"Frank Lloyd Wright: Architect of Landscape", in Frank Lloyd Wright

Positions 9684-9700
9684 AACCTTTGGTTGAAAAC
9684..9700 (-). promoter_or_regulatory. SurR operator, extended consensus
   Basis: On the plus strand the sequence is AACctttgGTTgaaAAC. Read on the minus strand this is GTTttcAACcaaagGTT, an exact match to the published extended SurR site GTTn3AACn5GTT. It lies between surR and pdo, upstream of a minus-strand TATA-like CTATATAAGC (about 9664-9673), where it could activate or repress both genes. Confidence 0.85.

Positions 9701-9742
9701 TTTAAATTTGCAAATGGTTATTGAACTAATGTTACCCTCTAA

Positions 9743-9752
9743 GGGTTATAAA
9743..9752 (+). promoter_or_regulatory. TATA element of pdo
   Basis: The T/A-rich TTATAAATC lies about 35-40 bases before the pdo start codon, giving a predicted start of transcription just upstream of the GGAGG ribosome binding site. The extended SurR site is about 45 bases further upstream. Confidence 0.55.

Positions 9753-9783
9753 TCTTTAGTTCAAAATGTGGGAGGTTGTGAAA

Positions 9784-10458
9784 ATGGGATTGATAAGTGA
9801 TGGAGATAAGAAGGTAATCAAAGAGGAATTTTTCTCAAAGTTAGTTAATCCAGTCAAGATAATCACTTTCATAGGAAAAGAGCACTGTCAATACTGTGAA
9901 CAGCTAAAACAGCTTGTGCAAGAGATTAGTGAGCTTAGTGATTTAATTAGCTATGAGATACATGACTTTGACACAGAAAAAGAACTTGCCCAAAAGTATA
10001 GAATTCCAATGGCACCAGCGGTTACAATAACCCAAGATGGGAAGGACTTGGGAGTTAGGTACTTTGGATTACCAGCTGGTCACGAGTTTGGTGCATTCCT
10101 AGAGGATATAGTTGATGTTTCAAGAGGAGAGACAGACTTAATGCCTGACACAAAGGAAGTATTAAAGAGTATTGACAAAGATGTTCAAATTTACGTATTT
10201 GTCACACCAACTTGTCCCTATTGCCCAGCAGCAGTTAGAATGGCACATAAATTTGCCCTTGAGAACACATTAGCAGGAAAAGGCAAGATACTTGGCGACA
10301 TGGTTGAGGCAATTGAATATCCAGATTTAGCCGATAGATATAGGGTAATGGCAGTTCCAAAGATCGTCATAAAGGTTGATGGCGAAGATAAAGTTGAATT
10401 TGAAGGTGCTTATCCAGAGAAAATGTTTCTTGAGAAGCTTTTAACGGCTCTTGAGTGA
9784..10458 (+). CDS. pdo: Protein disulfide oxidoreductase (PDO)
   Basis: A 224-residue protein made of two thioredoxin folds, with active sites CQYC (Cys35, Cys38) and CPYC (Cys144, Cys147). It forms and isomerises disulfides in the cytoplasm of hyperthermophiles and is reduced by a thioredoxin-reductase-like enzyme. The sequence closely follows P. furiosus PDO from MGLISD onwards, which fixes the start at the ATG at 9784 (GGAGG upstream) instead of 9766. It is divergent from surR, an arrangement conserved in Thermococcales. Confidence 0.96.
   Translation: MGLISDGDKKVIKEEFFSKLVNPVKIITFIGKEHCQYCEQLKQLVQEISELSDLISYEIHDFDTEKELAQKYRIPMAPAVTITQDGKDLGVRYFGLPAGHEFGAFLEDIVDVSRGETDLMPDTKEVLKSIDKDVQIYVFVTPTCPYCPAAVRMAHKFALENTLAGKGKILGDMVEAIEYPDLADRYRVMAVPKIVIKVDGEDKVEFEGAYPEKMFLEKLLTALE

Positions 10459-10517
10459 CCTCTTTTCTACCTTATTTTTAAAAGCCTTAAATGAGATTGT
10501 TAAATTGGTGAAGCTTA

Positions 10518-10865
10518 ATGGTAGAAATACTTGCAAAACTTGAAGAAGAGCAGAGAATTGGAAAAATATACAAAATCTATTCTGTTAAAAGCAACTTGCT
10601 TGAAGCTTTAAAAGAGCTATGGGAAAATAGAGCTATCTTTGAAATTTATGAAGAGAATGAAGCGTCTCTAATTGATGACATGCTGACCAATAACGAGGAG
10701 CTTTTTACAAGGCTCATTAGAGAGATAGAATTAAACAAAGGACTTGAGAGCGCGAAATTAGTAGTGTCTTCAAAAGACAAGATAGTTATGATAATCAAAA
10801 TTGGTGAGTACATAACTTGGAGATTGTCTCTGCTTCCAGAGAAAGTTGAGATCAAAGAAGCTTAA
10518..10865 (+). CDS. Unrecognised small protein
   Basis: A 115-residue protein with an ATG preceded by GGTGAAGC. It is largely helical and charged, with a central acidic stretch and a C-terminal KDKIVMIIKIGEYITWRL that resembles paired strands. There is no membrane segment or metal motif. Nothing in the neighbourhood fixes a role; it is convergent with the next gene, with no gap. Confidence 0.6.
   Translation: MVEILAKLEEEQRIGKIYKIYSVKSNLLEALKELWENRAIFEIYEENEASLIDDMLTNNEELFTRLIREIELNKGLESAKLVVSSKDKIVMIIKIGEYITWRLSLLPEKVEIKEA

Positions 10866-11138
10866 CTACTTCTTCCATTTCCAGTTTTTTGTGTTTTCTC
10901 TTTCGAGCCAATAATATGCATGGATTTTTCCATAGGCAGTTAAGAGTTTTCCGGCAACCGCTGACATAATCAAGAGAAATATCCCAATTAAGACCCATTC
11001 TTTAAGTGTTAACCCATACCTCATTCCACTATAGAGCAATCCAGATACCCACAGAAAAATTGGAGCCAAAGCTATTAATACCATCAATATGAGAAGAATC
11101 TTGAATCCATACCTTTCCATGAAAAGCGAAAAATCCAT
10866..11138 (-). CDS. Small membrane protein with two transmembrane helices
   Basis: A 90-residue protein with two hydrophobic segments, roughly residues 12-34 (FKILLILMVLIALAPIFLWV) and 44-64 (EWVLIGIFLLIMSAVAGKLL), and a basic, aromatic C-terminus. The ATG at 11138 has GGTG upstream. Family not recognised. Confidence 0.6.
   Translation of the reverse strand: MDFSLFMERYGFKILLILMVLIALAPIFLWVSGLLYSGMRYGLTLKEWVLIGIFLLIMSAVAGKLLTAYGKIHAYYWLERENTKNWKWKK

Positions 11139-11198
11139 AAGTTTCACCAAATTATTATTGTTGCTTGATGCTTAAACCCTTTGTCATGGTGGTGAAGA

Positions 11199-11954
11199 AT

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<ul><li><p>FRANK LLOYD WRIARCHITECT OF LAND</p></li><li><p>CONTI;; T5 ~RAH( LLOYD WRIGIH QUARHRLY </p><p>Iumme&lt; 2000</p><p>Introduction .......................... 3</p><p>Frank Lloyd Wright: Architect of Landscape</p><p>by Anne \Vhislol1 Spirn 4</p><p>Frank Lloyd Wright Foundation News 26</p><p>Books ................................................... 27</p><p>Taliesin Architects 28</p><p>Wright Sites/Evenrs Information 30</p><p>COVER PHOTO: Taliesin, Spring Green, Wisconsin, 1993. The Birdwalk-a long,</p><p>narrow protruding balcony added to the living room porch in 1953-provides</p><p>dramatic views of the Toties;" estate. Photo Paul Rocheleau. Photo, opposite</p><p>page, Roger Straus Ill, from the soon-to-he-released book, \'(fright on \'Qright.</p><p>P"""hed by The Frank Lloyd Wright F",ndatiotlT,aliesin \'('l~[. Xott~:Ile. AZ 85"261</p><p>Editor: Suzette LucasAssislanl Editor: Dan Bitenc</p><p>CopycdilOr: Alice UrbanDesigner: Roberl Miller</p><p>Board of Trustees1I,Imilr0l1 .\IcRJ.c Ill. Chairman. ParaJi!le Valle}', AZ</p><p>Dr.11. :'\ichom .\Iul1M' III. (H) and Pre.identEHi \laria C'-asey. 5.;ott~al('. AZ</p><p>E. Thomas Case}", Scon~.iJle, A7David E. Dodge, xon.,Jale, AZ</p><p>Ga~ K. Herbc~er. Paradise \all~-. AZJeanne Lind Herberger. PdT"dj..e \'all~-. AZ</p><p>Da\"id O. Justi..:e. Oak Park. ILCh.ule'S \ lontooth. Spring GrCl.'n. \\1</p><p>\lmen-a Houslon ~Ionroorh. xon'&gt;d.tle. AZGeorge A. '-:el5Oo, \ ladi~n. \'('1Stephen ~cllliin. )con,Jalc, AZ</p><p>Scon William 1\'Tcr</p></li><li><p> A K L L o</p><p>Altbol/gh tlJe /tallle Taliesill is mostoften associated with Ibe personal resi-dence of I-rank Lloyd Wright. the Ie""also aPIJlies to the entire 600-acre/JYo/Jerty located in tlJe Jones Valley"car prmg Green, Wlisco1lsm. Otherbmld",gs located Oil the estate dreIIl"side Home School. MIdway J~arm.Tau-y-dcrI, and the Romeo and }lIltet\Vi"d",iII. In addtimu to the mam resi-dence (pIctured abol't! III a 1998 photo)the other bllildiugs, landsClIpcd grounds,roads, dm1l, tl1td I)oud are all pari 0/Wright's OlIL.."dlll1rdnlC'clumJ composf/ioll.Photo </p></li><li><p>D w I G T II</p><p>8)/ Anne Whiston Spim</p><p>rn rirings, dr~l\vings, andbuilr work all resrify roFrank Lloyd Wrighr'slifelong passion fornature and l:111dscapc. He wrOte</p><p>dozens of essays on rhe subject, morc</p><p>than any other architect, living or</p><p>dead. lie was a keen observer of</p><p>llatur:t1 form and :Ill experiencedarchitect of lal1dsc</p></li><li><p>II</p><p>Wright's ancestors settled the JonesValley where he would later establishTaliesill. By the time this photo wastaken ;11 1902, Wright had designed theRomeo and Juliet \Vindmill, cenler, ontop of hill, and the second hui/din"foreground, for the Hillside HomeSchool, founded by his aunts.</p><p>In 1948 Wright supervises apprenticesworkj"g the farmland at Taliesin Allphotos courtesy Frank Lloyd Wn}!,htArchives, except where noted.</p><p>aries are fluid; a small garden is alandscape; so is a valley. The hillgarden at Taliesin, with its grassy</p><p>mound, trees, walls, and steps, is alandscape; so is the complex ofhouse, terraces, courtyards, and gar-dens all built into and around rhe</p><p>hill, as is the larger Jones Valley,with its buildings, roads, fields,</p><p>groves, streams, ponds, and hills.Jones Valley, in (urn, is but a small</p><p>parr of the even larger landscape of</p><p>the Wisconsin River Valley, with irs</p><p>rivers, forests, towns, and highways.Seen thus, landscapes and buildings</p><p>are continuous, not contiguous. Alandscape resists perception as an</p><p>object or even "'an expanse ofscenery seen by the eye in one view,"a typical dictionary definition.Landscapes are dynamic and evolv-</p><p>ing, nOt static, their surface the sumof processes-water flow, plantgrowth, human dwelling. Landscapeis the material contexr within whichwe live: the habitats we humansshare with other organisms, theplaces we shape to express our ideas</p><p>and values.In modern usc, the words "land-</p><p>scape" and "nature" are oftenemployed interchangeably. Butnature is an idea, nOt a place; anidea, moreover, for which many cul-</p><p>tures have no single name or notion.Many critics have interpreted\X'right's statements about nature inlight of the word's modern use, andthis has led them to mistake his rever-ence for nature as deference to land-</p><p>scape. \Vright consistently capitalized... ature," bur never "'Iandscape."</p><p>\X'right's understanding of naturewas grounded in his family's</p><p>Emersonian philosophYj he wassteeped from early childhood incountless quotations, discussions,and sermons drawn from Emerson'swritings. \Xlright's knowledge oflandscape came from experiencejobserving and shaping landscapeswere part of everyday life from the</p><p>time he plowed, planted, hoed, andharvested fields as a boy, to when asa man he terraced hillsides, plantedgardens and groves, dammed streamsto generate power and make lakesand waterfalls, laid out contours for</p></li><li><p>plowing that traced curving land~forms, and selected sites for Sundaypicnics. Such philosophy and experi-ences were a central part of the lifehe designed for and shared with</p><p>Taliesin's apprentices from 1932until his death in 1959.</p><p>\Xlhat \'(fright said and wroteabout nature and landscape andwhat he actually did were complex</p><p>and sometimes seem contradictory.Without a clear-eyed comparison tothe built, his texts have served mostlyto confuse. \'(fere one dealing withanother architect, one might attribute</p><p>his apparent inconsistencies to asuperficial appreciation of natureand landscape. This was certainlynOt the case with Wright. Given hisbackground, one must see \'(fright's</p><p>Hillside Home School with the HillsideStudio additioN appears i" the left fore-grouNd iN this 1955 aerial photo of theTalies;N estate. The \ViscoNsin Rivercan be seen in the distance, acrossCounty Highway C.</p><p>1.1</p></li><li><p>II</p></li><li><p>landscapes as deliberate constructions.Apparent contradictions betweentexts and works are clues to \'Vright'spriorities and inrenrions, to the evo-lution of his ideas, or to ways that ourown assumptions and pcrceptions maydiffer from his. \'Vright wrore many</p><p>texts over half a century (1894-1959)for differelll purposes (self-expre&gt;-sian, self-promotion, self-justification,reaching). \Vhile numerous rhemesremained conStant throughout hiscareer, certain importanr ideas and</p><p>their applictltion to landscape designdeveloped over ti me.</p><p>The key to understanding \X!right'sapproach to landscape design (includ-ing his grand, unrealized projects ofrhe 1920sl lies in rhe landscapeswhere he made his home and exerredcontinuou!i. inOuence for decades: the</p><p>Jones Valley of southern \'Visconsinand the deserr of centrnl Arizona. Hewas born to the firsr and chose thesecond; the twO must be seen togeth-er, as he experienced them, the onein contraSt to and clarifying rheorher. Hundreds of phorographsspanning nearly sixty years docu~</p><p>ment his engagement with theselandscape. Dozen of quick ketch-es and plans covered with scribblednotes tire windows into his thinkingabout these places across the years.These im3ges enable us to assesswhat he actually did, year by year, tofollow rhe dialogue between builr</p><p>landscapes and texts, to idemify theprinciples that guided the work.</p><p>views today, onc is struck by thecOntrast between rough and smooth,</p><p>by how profiles of landforms havebeen rounded nnd ordered. Thelandscape nppcars sculpted, andindeed it is. A grove of trees roundsoff the angular top of Midway Ilill;rows of curving crops accemuate thelandform. Gone are a hosr of build-</p><p>ings and fences that once stood downin thc valley along the main road;only buildings designed by Wrighthimself remain in view along thewestern slopes. Just as eightecmh-century English Inndowners embell-ished their esrates-planting groves,</p><p>damming streams to form lakes,moving whole villages, building land-</p><p>marks to guide the gazc-\'Vright</p><p>(Opposite page) Water (eatures are anmtegral part o( the landsCdpe at Taliesl1lincluding this small/Jond outside o( thegarden room o( the house. Photo ID jimWildemoll. (Abo,'e) The soarillg Birdwalk.added to Taliesi/l il1 J95.3, prot/ides adramatic view o( the valley and, look-ing back. a rare perspective on thehouse itself Photo lD Paul Rocheleau.(Bottom) In 1948 \Vright a"d his Ivi(e.Olgiva",lO, stroll flear the Romeo andJuliet W",dmill 011 the Taliesin estate.</p><p>transformed Jones Valley into a cele-bration of the landscape of south-western \X!isconsin and the culturalheritage of his mother and her family.Wri ht would certainly have agreed</p><p>with landscape architect HumphreyRepton (1752-1818) who assertedthat "to improve the scenery of a</p><p>II</p><p>"Truth ill Beauty":Ultifyillg Jones Valley</p><p>Any account of Frnnk Lloyd</p><p>\'Vright and landscape must beginwirh the place where Wright'S auto-biography begins and ends-rhe JonesVal1ey, near Spring Green, \'Vi consin.One cannOt overemphasize the signifi-cance of this place for \'Vrighr. It wa his</p><p>home, school, laboratory, touchstone.oll1p:ning views of the valley a</p><p>century or morc ago with the same</p></li><li><p>10-A-country, and ro display its native</p><p>beauties with advantage" is an art;Repton's three principles-utility,proportion, and unity-were among\X1right's own.</p><p>The Lloyd Jones family arrived in</p><p>the valley in 1856. They found a</p><p>long valley enclosed by parallel,</p><p>lobed ridges of f1atbedded limestone</p><p>and sandstone that formed smaller</p><p>valleys within the larger whole. A</p><p>stream flowed through the valley and</p><p>out into the broad floodplain of the</p><p>Wisconsin River. The Lloyd Jones</p><p>family planted crops and built a</p><p>homestead near where the Hillside</p><p>Home School buildings now stand.</p><p>From the home farm at Hillside, they</p><p>gradually expanded their holdings.</p><p>By the time Frank Lloyd Wright</p><p>spent summers 011 his Uncle James's</p><p>farm, in the 1870s and 1880s, his</p><p>grandparents, uncles, and auntSowned and farmed much of the val-</p><p>ley. Wright began to shape the valley</p><p>through commissions for family</p><p>members well before he began</p><p>Taliesin in 1911: Unity Chapel</p><p>(1886); buildings for his aunts'</p><p>Hillside Home School (1887)(1902);</p><p>the Romeo and Juliet windmill</p><p>(1896); and Tan-y-deri (1907), the</p><p>house for his sister Jane.</p><p>From 1911, when his mother pur-</p><p>chased just over thirty-one acres for</p><p>.. -=V"~</p><p>him, Wright quickly extended the</p><p>scope of his interventions to the land</p><p>itself: clearing trees and brush, plant-</p><p>ing gardens and groves, damming the</p><p>stream, and grading roads. He</p><p>expanded his holdings whenever POS4</p><p>sible, gradually consolidating many</p><p>small farms into one large estate. By</p><p>the time of his death in 1959, the</p><p>Taliesin Fellowship-the residential</p><p>community of architects and appren-</p><p>tices living at Taliesin and Taliesin</p><p>West-controlled about three tho1l 4</p><p>sand acres within and beyond the</p><p>valley. Over the course of half a cen-</p><p>tury, from 1911 to 1959, Wright</p><p>reshaped the valley to conform to his</p><p>ideals and those of his family, giving</p><p>form to their Emersonian philosophy</p><p>and their morro-unity. Wright said</p><p>in his "1932 autobiography that whilehis family had stressed the "beauty</p><p>of truth," they had neglected the</p><p>"truth of beauty," and he set out to</p><p>redress that failure. The glory of</p><p>Taliesin as it ultimately evolved was</p><p>in the whole landscape of hills and</p><p>valleys, buildings and roads, fields,</p><p>gardens, and groves, the disparate</p><p>elements unified in a sweeping com-</p><p>position. By 1959, his words of 1932</p><p>were 110 longer an exaggeration: "I</p><p>saw it all, and planted it all."</p><p>Wright took an extraordinary</p><p>series of photographs of the valley</p></li><li><p>around 1900, a decade before hebegan Taliesin. The photographspresented his aunts' boarding schoolto prospective students and theirfamilies. Several show building inre</p><p>riors, but most depict outdoor playand rhe surrounding valley. Theseimages, when compared to a succes-</p><p>sion of photographs taken by othersfrom 1912 to 1959, form a bench-mark from which to assess how he</p><p>changed the landscape. Two of themare especially fine, including one ofthe ponds below the Hillside HomeSchool where the composition is</p><p>reminiscent of Japanese prints andWright's own drawings of this time</p><p>(fig. 10-A). The other is particularlyimportant, for it depicts the hill nowoccupied by Taliesin, with MidwayHill beyond (fig. I I-A). Wright shotthree views of this hill (actually theend of a ridge), all from a vantagenor visible from the school or evenfrom his family's lands. All otherviews are closer to the school orwithin its view. The perspective andnumber of these images from 1900demonstrate \'(Iright's interest in the</p><p>site ten years before its purchase. Thequality of the photograph repro-duced here reveals the affinityWright felt for the place. The othertwo images are useful as context and</p><p>Frank Lloyd Wright took these three IIphotographs around 1900. (OppositefJage) lO-A: A view of the skating pondand jones Valley, looking east frombelow Hillside Home School nearUllity Chapel. Whi (x3) 47173. (Topthis page) II-A: A view of two hillsshowi"g the future site of Taliesi". atright. with Midway Hill in the back-ground. from County Highway C nearthe present entrance to Taliesin. Whi(x3) 47/72. (Bot/alii this page) ll-B: Aview of the jones Valley, lookingnorthwest from near the curre"t inter-section of Highway 23 and CountyHighway T. Midway Hill is at far left,Taliesill Hill at center. Whi (x3) 52391.Three photos courtesy State HistoricalSociety of Wisconsin.</p><p>71* _</p><p>-- </p><p>11 - p</p><p>11 - B</p></li><li><p>II points from which to asses~ subse-quem change; rogerhcr they comprisea pan Tama of the valley from southro nonh and show several buildingsthat Wright later tOTC down Ormoved (the sourhwestern portion is</p><p>illustrated in fig.! I-B).In 1900, there were a few lrees in</p><p>rhe ridgetop pasture and second-growth trees and shrubs on the steep,north- and east-facing slopes where</p><p>\Vrighr built his house, Taliesin, tenyears later. A soil survey of 1914</p><p>identified the soils on the property:d,e most fertile klnd was on the val-ley floor and luwe t lopes (nowuncler culrivnrion or underwater); the</p><p>high ground was rough and srony,the weathered rock crumbly, the oilhighly erodible. The report recom-mended cultivating rhe genrly slop-</p><p>ing, lower lnnd and warned thatmost of the remaining land should beLlsed a pasture or, where slopes weresteep, kept as woods. Wright ulti-mately managed the landscape inkeeping with these recommcnda-tions, particularly as he gaincd agri-cultural experience (figs. 12-A, 12-B,</p><p>19-A, 19-B). He built his house on aband of rough, srony land just helowthe hilltop-the least fertile soil onhis property-and retained thewoods on steep slope below. Wrightalso knew from experiencc how coldthe exposed ridgclOps were in wimer,how hot the valley bonom could be</p><p>in summer, and how cool the breezyupper slopes were, especially underthe shade of trees. That "no houseshould ever be on any hill ... lit!shuuld be of the hill" is a principlewell known to farmcrs. (Yet thisstatement by Wright in his mnobiog-raphy muSt be taken with a grain ofsalt; Wright did build atop the hill</p><p>here-the tower and dining room-and elsewhere.)</p><p>(rop) /2-A: trtped gardells of ,'egeta-bles ami flowers along cOlllours nearHIllside, '9405. (Cellter) 12-13: FrallkLloyd \'(Iright's Farm Plall. 19205-305.(Bottom) Midway Farm, 19705.</p><p>12 B</p><p>IIiJ</p></li><li><p>From the edge of this ridge ncar</p><p>the end of Jones Valley, where</p><p>Wright built his home, thcrc were</p><p>swccping views o...</p></li></ul>